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Author (up) McVey, A.; Wilkinson, A.; Mills, D.S. url  doi
  Title Social learning in horses: the effect of using a group leader demonstrator on the performance of familiar conspecifics in a detour task Type Journal Article
  Year 2018 Publication Applied Animal Behaviour Science Abbreviated Journal  
  Volume Issue Pages  
  Keywords Equine; Imitation; Leader; Social facilitation; Social learning  
  Abstract Learning through the observation of others allows the transfer of information without the costs incurred during individual trial and error learning. Horses (Equus caballus) are a highly social species, which might be expected to be capable of learning from others, but experimental findings are inconsistent, and potentially confounded by social facilitation effects not related directly to the learning of the task. We refined the methods used in previous equine social learning studies, to examine and distinguish specific social influences on learning of a task: we used predefined group leaders rather than agonistically dominant individuals to demonstrate a detour task to familiar conspecific observers; in addition we had two control groups: a non-observer (true control) and a group with the demonstrator simply present at the goal (social facilitation control). 44 socially kept horses were allocated to one of the three test conditions and took part in five trials each. Success rate, latency and detour direction were recorded. There was no significant difference between the three groups in the likelihood of them succeeding in the task nor latency to succeed; however there was a significant difference in the route chosen by the groups, with the true control choosing the side with the entrance gate significantly more than either the observer group or social facilitation group. Both of the latter two groups chose to go in the same direction relative to themselves, regardless of which side the gate was. Seven out of nine horses in the observer group chose the same direction as their demonstrator every time. Our results show a significant role of social facilitation on detour behaviour and highlight the importance of including adequate controls for simpler cognitive influences on behaviour before claims can be made about the specific learning of motor actions or goal directed behaviour. Social cues may be important to horses if the task is sufficiently challenging and motivationally important, so future work should consider more demanding, but ecologically relevant situations, in order to maximise the potential revelation of social learning effects which do not depend on simple local or stimulus enhancement effects.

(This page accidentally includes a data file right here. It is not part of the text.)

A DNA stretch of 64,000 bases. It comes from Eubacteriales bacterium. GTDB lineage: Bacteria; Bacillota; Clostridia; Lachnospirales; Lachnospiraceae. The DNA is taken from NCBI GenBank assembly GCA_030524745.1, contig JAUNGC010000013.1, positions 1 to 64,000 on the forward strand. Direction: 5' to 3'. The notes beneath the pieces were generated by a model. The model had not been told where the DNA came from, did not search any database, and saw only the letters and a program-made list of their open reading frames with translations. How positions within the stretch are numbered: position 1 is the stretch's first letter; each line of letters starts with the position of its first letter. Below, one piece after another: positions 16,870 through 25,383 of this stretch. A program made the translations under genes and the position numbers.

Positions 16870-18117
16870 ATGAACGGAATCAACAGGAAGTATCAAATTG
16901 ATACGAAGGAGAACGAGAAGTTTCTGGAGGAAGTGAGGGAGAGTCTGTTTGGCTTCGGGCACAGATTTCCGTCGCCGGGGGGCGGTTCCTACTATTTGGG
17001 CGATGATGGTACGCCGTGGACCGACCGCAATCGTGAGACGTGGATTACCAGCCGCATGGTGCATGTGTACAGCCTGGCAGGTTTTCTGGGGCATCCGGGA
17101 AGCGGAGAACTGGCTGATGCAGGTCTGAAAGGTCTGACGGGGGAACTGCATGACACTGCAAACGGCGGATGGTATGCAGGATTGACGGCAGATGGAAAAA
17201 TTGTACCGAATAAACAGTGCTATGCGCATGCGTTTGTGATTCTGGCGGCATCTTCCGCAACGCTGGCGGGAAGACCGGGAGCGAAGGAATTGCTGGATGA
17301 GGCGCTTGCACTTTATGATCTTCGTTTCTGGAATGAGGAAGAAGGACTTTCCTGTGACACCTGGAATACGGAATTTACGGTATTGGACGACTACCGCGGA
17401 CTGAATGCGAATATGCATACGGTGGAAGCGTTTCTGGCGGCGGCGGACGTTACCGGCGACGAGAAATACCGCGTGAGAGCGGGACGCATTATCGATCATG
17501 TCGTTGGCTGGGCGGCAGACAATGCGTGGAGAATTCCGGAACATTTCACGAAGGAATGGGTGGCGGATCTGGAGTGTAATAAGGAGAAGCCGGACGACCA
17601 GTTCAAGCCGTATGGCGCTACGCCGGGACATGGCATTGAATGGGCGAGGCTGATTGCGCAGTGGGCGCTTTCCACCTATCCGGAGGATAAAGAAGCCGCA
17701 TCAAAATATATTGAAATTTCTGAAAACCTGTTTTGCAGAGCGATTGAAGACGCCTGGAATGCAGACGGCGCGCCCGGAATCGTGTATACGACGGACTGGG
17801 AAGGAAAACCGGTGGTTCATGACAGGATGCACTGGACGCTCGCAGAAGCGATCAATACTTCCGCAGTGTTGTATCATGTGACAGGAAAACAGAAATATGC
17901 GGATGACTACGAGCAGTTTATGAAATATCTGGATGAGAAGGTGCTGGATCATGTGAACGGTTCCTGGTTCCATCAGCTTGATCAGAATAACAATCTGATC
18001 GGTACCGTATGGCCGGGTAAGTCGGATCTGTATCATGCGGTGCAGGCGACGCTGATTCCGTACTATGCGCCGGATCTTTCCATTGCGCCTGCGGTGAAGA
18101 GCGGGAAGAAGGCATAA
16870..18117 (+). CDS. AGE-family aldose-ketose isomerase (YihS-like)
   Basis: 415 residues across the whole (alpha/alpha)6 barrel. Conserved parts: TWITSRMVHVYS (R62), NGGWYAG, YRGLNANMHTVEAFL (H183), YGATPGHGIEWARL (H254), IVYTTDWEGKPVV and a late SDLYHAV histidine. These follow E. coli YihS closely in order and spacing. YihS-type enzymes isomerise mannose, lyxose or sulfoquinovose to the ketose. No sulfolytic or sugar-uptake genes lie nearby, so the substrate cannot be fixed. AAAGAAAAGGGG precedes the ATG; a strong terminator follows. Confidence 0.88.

Corporate Author Thesis  
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  Language Summary Language Original Title  
  Series Editor Series Title Abbreviated Series Title  
  Series Volume Series Issue Edition  
  ISSN 0168-1591 ISBN Medium  
  Area Expedition Conference  
  Notes Approved no  
  Call Number Equine Behaviour @ team @ Serial 6395  
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